Minnesota Power’s Taconite Ridge wind turbine project is blowing ahead.
The Minnesota Public Utilities Commission last Tuesday approved a 30-year site permit for the $50 million project to operate, essentially giving the last major regulatory green light to the proposed plan.
The wind turbine farm will be on U.S. Steel’s Minntac property, with ten turbines on towers generating up to 25 megawatts of power at fall capacity. It is being built by Minnesota Power as part of the state Legislature’s mandate that 25 percent of power be generated by alternative means such as wind, hydro and biomass by 2025.
Early fall and some winter construction may result in operations commencing as early as next April, officials have said.
The Taconite Ridge site will be in an east-west line “along the Laurentian Divide at 1,600-1,850 feet above sea level,” the PUC’s permit report said.
Wind tests conducted in the project area revealed that wind speeds at the height of the rotor blades will be between about 14-19 mph, with an average annual speed of 17 mph.
It is the first project of its kind in Northeastern Minnesota. Power generated by the wind turbines would go into Minnesota Power’s grid and would be utilized by the company, but is expected to generate power about a third of the time, documents said. Some construction work will be generated and three MP employees would work at the site.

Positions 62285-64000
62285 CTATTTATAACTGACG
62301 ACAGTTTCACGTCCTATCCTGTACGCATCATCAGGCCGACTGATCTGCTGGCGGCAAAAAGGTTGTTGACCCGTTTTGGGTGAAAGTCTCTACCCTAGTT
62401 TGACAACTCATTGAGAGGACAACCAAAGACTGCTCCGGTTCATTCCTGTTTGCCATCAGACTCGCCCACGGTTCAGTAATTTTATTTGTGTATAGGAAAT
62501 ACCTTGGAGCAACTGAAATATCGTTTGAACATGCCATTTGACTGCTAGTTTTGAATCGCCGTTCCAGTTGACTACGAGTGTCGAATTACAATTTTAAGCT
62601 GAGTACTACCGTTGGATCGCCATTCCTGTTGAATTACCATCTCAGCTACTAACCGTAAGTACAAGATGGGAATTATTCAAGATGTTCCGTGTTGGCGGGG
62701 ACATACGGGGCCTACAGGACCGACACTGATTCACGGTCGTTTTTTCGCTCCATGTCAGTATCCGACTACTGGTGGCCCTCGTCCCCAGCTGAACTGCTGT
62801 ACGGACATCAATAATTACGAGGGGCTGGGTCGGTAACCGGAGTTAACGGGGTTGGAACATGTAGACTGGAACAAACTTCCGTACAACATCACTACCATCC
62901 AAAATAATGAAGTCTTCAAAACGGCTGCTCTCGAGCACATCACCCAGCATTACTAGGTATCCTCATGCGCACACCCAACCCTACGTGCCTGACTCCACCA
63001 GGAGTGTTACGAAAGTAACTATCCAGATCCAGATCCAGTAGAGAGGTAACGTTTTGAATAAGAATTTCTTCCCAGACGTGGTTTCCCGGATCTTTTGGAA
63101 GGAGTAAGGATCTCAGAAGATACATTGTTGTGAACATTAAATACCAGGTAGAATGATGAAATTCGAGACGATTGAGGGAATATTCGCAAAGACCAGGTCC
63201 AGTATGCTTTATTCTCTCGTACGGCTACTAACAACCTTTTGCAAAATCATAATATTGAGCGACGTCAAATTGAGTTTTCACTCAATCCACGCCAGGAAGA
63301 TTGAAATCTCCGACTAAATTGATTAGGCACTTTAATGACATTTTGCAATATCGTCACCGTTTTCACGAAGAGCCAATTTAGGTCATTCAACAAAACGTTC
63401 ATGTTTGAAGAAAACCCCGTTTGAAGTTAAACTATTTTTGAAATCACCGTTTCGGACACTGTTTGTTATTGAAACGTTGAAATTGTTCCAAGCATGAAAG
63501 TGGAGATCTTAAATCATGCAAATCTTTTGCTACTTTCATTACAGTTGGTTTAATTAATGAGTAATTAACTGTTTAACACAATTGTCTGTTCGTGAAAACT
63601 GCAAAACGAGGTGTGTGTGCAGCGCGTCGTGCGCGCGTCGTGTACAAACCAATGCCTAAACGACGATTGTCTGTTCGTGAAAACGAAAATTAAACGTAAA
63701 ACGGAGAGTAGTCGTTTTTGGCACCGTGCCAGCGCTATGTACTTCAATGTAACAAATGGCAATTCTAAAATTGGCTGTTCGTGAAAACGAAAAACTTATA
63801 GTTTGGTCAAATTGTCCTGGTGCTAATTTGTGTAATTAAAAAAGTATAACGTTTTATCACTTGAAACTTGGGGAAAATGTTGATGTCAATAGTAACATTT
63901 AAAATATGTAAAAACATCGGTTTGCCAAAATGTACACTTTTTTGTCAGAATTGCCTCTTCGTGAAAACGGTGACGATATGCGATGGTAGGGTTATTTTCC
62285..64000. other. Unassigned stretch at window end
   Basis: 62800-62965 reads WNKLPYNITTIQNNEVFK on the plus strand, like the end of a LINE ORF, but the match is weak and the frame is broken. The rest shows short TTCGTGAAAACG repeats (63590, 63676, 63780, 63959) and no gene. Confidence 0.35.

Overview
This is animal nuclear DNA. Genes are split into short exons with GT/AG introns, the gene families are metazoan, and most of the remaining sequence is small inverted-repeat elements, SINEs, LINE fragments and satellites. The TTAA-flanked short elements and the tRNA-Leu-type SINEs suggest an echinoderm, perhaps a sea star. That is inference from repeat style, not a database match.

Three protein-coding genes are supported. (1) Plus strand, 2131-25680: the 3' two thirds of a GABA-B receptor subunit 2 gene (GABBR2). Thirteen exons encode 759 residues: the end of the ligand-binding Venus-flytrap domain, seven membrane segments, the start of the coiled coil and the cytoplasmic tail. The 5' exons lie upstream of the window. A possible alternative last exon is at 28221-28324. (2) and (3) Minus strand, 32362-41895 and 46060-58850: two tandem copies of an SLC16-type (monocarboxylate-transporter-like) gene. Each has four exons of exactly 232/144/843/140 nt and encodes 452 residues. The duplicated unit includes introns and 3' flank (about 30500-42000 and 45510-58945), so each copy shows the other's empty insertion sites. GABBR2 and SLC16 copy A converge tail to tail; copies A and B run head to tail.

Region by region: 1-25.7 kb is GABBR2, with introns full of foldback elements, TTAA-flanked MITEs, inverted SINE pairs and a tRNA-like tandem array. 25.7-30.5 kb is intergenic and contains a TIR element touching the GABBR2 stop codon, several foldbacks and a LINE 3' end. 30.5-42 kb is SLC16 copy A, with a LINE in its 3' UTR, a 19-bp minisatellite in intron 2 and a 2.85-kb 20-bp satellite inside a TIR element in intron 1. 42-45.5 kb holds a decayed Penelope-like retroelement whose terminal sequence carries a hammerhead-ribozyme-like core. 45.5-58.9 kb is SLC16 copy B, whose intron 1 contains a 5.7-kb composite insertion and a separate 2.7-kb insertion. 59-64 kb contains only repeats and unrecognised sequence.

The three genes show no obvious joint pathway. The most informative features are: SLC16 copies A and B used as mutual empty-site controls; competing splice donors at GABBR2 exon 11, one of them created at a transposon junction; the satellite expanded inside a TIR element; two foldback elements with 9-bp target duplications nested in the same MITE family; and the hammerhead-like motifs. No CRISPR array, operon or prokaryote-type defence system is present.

The structures will certainly catch residents’ attention once built. A turbine tower will have its hub at about 262 feet high, with blades 153 feet long and a total radius of about 315 feet. Lights flashing for aircraft will be mounted on several towers.
“The turbine towers and rotor blades will be prominent features of the landscape,’’ the PUC permit report said. “The turbines will be visible from Mountain Iron and Virginia and from the Superior National Forest,’’ as well as by passing motorists on nearby highways.
A public hearing held July 11 in Virginia on the project drew a few persons and only one comment on the towers’ aesthetics. A public comment period that ended Aug. 1 drew only four comments, two from MP and only one concern about the towers’ effect on raptor species on Lookout Mountain, to the northeast. The report said effects to wildlife would be minimal.
While some minimal road work construction and concrete and steel bases for the towers will result in some tree or brush displacement, “no harmful air or water emissions are expected from the construction and operation” of the wind farm, the report said.
A storm water run-off permit will be needed from the state pollution control agency, while noise pollution would only be about 30 decibels at the nearest residence, more than a mile away.
Mountain Iron Mayor Gary Skalko said Sunday that in conversations during the summer with MP officials, it was clear “they are intending to go full speed’’ with the project. An MP official did not return a call to a cell phone Sunday seeking comment.
Skalko said the project was part of the future for energy on the Range. “It’s exciting to be in the forefront with that,’’ he explained, as it is “just the tip of the iceberg with renewable energy.’’
By Charles Ramsay
16 September 2007
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